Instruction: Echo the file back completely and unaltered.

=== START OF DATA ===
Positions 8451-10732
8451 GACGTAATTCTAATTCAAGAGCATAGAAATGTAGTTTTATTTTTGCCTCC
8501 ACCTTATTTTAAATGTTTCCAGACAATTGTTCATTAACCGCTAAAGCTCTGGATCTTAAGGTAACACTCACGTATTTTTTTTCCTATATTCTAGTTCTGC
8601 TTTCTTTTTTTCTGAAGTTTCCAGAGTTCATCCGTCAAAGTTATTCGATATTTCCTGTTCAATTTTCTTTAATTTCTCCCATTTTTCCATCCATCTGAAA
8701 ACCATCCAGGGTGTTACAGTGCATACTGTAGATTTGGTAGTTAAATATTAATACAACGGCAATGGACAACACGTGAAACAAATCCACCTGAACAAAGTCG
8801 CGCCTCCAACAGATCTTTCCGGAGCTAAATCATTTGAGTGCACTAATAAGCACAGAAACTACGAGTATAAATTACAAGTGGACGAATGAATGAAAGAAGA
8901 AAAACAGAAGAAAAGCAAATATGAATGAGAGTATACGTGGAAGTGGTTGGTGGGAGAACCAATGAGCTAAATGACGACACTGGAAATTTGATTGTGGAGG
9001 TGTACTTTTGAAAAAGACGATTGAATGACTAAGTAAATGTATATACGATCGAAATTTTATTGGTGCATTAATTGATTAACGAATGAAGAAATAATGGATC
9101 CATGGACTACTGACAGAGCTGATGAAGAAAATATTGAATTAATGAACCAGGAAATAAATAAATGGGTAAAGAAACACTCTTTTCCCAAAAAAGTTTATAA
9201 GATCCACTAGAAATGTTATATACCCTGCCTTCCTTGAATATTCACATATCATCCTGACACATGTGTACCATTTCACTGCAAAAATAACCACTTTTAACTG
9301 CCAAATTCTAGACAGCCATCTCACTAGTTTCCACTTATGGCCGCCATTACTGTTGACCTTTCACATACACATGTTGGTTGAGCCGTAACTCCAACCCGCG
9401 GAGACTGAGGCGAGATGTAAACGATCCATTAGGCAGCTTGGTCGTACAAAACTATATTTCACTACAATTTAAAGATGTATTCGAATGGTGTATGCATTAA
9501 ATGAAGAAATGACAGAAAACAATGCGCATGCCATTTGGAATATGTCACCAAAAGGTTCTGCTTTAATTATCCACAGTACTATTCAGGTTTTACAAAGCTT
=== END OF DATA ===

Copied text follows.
Positions 8451-10732
8451 GACGTAATTCTAATTCAAGAGCATAGAAATGTAGTTTTATTTTTGCCTCC
8501 ACCTTATTTTAAATGTTTCCAGACAATTGTTCATTAACCGCTAAAGCTCTGGATCTTAAGGTAACACTCACGTATTTTTTTTCCTATATTCTAGTTCTGC
8601 TTTCTTTTTTTCTGAAGTTTCCAGAGTTCATCCGTCAAAGTTATTCGATATTTCCTGTTCAATTTTCTTTAATTTCTCCCATTTTTCCATCCATCTGAAA
8701 ACCATCCAGGGTGTTACAGTGCATACTGTAGATTTGGTAGTTAAATATTAATACAACGGCAATGGACAACACGTGAAACAAATCCACCTGAACAAAGTCG
8801 CGCCTCCAACAGATCTTTCCGGAGCTAAATCATTTGAGTGCACTAATAAGCACAGAAACTACGAGTATAAATTACAAGTGGACGAATGAATGAAAGAAGA
8901 AAAACAGAAGAAAAGCAAATATGAATGAGAGTATACGTGGAAGTGGTTGGTGGGAGAACCAATGAGCTAAATGACGACACTGGAAATTTGATTGTGGAGG
9001 TGTACTTTTGAAAAAGACGATTGAATGACTAAGTAAATGTATATACGATCGAAATTTTATTGGTGCATTAATTGATTAACGAATGAAGAAATAATGGATC
9101 CATGGACTACTGACAGAGCTGATGAAGAAAATATTGAATTAATGAACCAGGAAATAAATAAATGGGTAAAGAAACACTCTTTTCCCAAAAAAGTTTATAA
9201 GATCCACTAGAAATGTTATATACCCTGCCTTCCTTGAATATTCACATATCATCCTGACACATGTGTACCATTTCACTGCAAAAATAACCACTTTTAACTG
9301 CCAAATTCTAGACAGCCATCTCACTAGTTTCCACTTATGGCCGCCATTACTGTTGACCTTTCACATACACATGTTGGTTGAGCCGTAACTCCAACCCGCG
9401 GAGACTGAGGCGAGATGTAAACGATCCATTAGGCAGCTTGGTCGTACAAAACTATATTTCACTACAATTTAAAGATGTATTCGAATGGTGTATGCATTAA
9501 ATGAAGAAATGACAGAAAACAATGCGCATGCCATTTGGAATATGTCACCAAAAGGTTCTGCTTTAATTATCCACAGTACTATTCAGGTTTTACAAAGCTT